Nicole King mostly deals with Genetics, Choanoflagellate, Genome, Holozoa and Multicellular organism. Her Genetics study focuses mostly on Amphimedon queenslandica, Gene, Gene family and Phylogenetics. In her study, Lineage and Placozoa is strongly linked to Evolutionary biology, which falls under the umbrella field of Gene family.
Her studies in Choanoflagellate integrate themes in fields like Cadherin and Receptor tyrosine kinase. Her Holozoa research incorporates elements of Capsaspora and Cell signaling. Nicole King works on Multicellular organism which deals in particular with Choanoflagellata.
Nicole King spends much of her time researching Choanoflagellate, Multicellular organism, Evolutionary biology, Cell biology and Genetics. Her Choanoflagellate study is concerned with the larger field of Gene. Her Multicellular organism research includes elements of Extracellular matrix, Morphogenesis, Cellular differentiation and Eukaryote.
Her Evolutionary biology study combines topics from a wide range of disciplines, such as Zoology, Lineage, Phylogenetic tree and Taxon. Her Cell biology study also includes
Her main research concerns Choanoflagellate, Multicellular organism, Cell biology, Evolutionary biology and Salpingoeca rosetta. Her Choanoflagellate research is included under the broader classification of Gene. Nicole King has included themes like Function, Genome editing, Morphogenesis, Reverse genetics and Computational biology in her Multicellular organism study.
Her Cell biology research includes themes of Cell, Integrin, Model organism, Transfection and Septin. Nicole King works mostly in the field of Evolutionary biology, limiting it down to topics relating to Lineage and, in certain cases, Genome and Urmetazoan. As part of one scientific family, she deals mainly with the area of Salpingoeca rosetta, narrowing it down to issues related to the Eukaryote, and often Rosette, Mating, Bacteria and Marine ecosystem.
Her scientific interests lie mostly in Choanoflagellate, Multicellular organism, Cell biology, Evolutionary biology and Rosette. Choanoflagellate is a subfield of Gene that Nicole King investigates. Her Multicellular organism research integrates issues from Ultrastructure and Morphogenesis.
The concepts of her Cell biology study are interwoven with issues in Transgene, Transformation, Ecosystem and Model organism. Nicole King combines subjects such as Lineage, Urmetazoan, Genome, Gene family and Salpingoeca rosetta with her study of Evolutionary biology. Her Rosette research is multidisciplinary, incorporating elements of Cellular differentiation, Sponge, Choanocyte, Extracellular matrix and Organelle.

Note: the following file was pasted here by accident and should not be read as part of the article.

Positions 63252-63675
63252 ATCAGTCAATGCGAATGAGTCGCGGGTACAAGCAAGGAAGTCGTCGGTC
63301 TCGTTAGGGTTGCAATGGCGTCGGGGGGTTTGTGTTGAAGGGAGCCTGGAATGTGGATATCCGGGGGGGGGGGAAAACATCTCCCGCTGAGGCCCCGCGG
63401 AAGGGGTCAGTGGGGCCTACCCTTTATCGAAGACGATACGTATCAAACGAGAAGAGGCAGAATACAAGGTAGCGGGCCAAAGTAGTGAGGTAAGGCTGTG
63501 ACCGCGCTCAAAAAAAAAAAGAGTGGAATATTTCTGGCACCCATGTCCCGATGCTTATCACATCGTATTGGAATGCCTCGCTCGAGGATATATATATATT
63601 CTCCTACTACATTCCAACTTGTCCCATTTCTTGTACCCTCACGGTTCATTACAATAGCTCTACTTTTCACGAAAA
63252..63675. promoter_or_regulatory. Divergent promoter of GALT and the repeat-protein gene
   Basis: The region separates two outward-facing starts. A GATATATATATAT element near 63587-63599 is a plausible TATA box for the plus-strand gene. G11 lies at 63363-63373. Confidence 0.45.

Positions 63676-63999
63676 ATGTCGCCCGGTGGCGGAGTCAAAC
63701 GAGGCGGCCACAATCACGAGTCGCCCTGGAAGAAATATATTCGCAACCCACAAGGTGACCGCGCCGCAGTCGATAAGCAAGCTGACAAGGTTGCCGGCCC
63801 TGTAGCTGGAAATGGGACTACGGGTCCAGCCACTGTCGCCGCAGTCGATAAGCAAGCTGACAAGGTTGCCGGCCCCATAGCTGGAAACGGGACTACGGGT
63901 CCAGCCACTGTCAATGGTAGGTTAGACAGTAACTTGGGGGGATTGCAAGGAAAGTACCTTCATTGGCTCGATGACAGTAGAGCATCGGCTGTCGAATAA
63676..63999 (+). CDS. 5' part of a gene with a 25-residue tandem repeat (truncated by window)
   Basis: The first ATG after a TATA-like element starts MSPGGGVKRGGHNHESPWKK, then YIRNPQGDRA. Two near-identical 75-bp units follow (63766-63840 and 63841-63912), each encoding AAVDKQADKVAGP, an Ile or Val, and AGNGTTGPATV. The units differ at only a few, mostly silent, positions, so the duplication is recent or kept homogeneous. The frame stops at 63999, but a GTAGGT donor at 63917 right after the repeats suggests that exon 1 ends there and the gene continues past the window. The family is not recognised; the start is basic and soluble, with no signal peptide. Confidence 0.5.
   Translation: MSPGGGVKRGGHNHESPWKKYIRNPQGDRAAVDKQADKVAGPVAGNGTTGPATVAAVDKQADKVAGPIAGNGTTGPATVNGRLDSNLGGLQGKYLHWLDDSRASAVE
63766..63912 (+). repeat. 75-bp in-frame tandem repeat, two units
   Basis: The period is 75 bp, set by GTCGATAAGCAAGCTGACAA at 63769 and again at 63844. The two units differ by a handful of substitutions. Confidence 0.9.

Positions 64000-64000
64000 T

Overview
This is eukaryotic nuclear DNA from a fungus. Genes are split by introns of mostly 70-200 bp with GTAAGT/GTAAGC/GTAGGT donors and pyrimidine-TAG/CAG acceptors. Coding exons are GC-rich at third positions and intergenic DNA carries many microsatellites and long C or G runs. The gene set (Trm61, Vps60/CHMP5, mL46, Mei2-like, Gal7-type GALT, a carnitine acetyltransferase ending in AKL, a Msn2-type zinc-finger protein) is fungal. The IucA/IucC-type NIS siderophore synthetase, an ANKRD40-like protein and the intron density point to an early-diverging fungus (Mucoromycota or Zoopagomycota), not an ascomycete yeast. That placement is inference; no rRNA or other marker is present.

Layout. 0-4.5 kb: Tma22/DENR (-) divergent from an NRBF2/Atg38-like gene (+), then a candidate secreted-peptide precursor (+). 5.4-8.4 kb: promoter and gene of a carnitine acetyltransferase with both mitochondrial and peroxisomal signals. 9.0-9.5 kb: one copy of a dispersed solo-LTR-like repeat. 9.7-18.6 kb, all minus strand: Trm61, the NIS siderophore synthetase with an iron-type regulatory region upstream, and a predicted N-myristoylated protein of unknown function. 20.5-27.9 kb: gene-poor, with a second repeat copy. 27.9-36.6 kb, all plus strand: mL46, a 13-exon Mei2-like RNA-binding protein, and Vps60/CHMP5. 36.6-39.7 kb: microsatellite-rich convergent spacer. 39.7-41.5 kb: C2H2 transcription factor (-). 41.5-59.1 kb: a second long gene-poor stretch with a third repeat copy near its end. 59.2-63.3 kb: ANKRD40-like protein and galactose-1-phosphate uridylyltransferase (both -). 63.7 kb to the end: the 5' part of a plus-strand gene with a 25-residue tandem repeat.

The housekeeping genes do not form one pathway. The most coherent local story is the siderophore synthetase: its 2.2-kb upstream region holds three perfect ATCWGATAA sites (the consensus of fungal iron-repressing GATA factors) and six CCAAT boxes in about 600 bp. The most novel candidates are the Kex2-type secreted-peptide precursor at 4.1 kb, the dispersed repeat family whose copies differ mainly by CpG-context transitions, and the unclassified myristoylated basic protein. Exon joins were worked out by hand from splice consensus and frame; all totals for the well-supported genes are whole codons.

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Animals in a bacterial world, a new imperative for the life sciences
Margaret McFall-Ngai;Michael G. Hadfield;Thomas C. G. Bosch;Hannah V. Carey.
Proceedings of the National Academy of Sciences of the United States of America (2013)
Genome-scale approaches to resolving incongruence in molecular phylogenies
Antonis Rokas;Barry L. Williams;Nicole King;Sean B. Carroll.
The genome of the choanoflagellate Monosiga brevicollis and the origin of metazoans.
Nicole King;M Jody Westbrook;Susan L Young;Alan Kuo.
Early origins and evolution of microRNAs and Piwi-interacting RNAs in animals
Andrew Grimson;Mansi Srivastava;Bryony Fahey;Ben J. Woodcroft.
The Unicellular Ancestry of Animal Development
Developmental Cell (2004)
Evolution of Key Cell Signaling and Adhesion Protein Families Predates Animal Origins
Nicole King;Christopher T. Hittinger;Sean B. Carroll.
A Large and Consistent Phylogenomic Dataset Supports Sponges as the Sister Group to All Other Animals
Paul Simion;Hervé Philippe;Hervé Philippe;Denis Baurain;Muriel Jager.
Current Biology (2017)
Early evolution of animal cell signaling and adhesion genes
Scott A. Nichols;William Dirks;John S. Pearse;Nicole King.
Proceedings of the National Academy of Sciences of the United States of America (2006)
The premetazoan ancestry of cadherins.
Monika Abedin;Nicole King.
Ancient origin of the integrin-mediated adhesion and signaling machinery
Arnau Sebé-Pedrós;Andrew J. Roger;Franz B. Lang;Nicole King.
Proceedings of the National Academy of Sciences of the United States of America (2010)
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